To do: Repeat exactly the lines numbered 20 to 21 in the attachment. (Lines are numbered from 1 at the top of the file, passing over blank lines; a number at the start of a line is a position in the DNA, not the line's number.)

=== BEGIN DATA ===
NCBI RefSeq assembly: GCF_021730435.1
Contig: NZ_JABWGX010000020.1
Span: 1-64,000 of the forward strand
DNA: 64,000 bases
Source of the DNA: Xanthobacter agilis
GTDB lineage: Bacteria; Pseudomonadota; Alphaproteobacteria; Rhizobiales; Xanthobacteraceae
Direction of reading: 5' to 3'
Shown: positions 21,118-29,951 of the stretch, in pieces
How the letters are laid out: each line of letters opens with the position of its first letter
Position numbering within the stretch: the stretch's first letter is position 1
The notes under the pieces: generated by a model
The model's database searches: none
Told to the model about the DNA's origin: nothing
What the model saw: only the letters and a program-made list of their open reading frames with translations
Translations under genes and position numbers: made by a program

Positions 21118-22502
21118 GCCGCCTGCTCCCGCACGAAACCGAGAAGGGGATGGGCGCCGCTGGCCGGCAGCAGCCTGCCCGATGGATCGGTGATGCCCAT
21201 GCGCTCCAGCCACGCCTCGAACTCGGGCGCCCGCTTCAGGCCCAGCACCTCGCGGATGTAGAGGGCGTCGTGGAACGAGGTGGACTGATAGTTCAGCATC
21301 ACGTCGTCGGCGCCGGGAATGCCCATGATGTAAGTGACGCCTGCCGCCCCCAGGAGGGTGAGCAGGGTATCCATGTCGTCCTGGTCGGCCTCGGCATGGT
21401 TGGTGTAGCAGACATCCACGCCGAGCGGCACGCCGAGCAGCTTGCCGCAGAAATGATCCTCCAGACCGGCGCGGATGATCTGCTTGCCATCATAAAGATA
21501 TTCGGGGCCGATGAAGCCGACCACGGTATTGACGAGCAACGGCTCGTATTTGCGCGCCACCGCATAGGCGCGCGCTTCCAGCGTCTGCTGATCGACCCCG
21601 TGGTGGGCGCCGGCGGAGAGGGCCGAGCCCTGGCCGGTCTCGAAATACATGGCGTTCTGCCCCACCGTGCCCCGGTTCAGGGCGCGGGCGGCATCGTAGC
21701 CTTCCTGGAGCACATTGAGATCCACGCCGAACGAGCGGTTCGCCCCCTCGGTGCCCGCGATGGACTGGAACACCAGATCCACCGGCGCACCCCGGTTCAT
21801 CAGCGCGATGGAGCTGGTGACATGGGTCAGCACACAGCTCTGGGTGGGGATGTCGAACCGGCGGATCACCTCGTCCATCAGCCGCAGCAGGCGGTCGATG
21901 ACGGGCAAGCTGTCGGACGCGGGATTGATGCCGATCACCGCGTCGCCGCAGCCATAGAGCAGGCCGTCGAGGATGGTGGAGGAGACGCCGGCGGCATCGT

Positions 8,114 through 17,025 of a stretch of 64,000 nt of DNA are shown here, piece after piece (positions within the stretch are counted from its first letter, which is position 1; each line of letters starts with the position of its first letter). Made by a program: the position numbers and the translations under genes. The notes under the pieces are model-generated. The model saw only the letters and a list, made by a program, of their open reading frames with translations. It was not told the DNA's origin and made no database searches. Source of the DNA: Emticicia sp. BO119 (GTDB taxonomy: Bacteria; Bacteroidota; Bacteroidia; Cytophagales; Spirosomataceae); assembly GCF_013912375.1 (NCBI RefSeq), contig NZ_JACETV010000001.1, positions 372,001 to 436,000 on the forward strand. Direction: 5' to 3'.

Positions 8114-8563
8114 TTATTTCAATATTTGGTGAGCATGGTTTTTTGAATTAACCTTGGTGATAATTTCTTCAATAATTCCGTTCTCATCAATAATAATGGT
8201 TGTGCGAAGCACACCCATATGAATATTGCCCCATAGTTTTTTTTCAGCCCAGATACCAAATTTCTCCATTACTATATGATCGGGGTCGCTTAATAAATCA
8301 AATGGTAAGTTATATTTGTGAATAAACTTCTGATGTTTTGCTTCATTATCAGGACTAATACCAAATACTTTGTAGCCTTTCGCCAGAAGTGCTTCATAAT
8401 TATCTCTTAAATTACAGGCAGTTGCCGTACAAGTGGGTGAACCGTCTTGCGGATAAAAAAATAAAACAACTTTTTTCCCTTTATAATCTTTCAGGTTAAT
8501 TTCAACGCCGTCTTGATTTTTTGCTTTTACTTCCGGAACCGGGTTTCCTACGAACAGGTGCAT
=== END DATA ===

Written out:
21401 TGGTGTAGCAGACATCCACGCCGAGCGGCACGCCGAGCAGCTTGCCGCAGAAATGATCCTCCAGACCGGCGCGGATGATCTGCTTGCCATCATAAAGATA
21501 TTCGGGGCCGATGAAGCCGACCACGGTATTGACGAGCAACGGCTCGTATTTGCGCGCCACCGCATAGGCGCGCGCTTCCAGCGTCTGCTGATCGACCCCG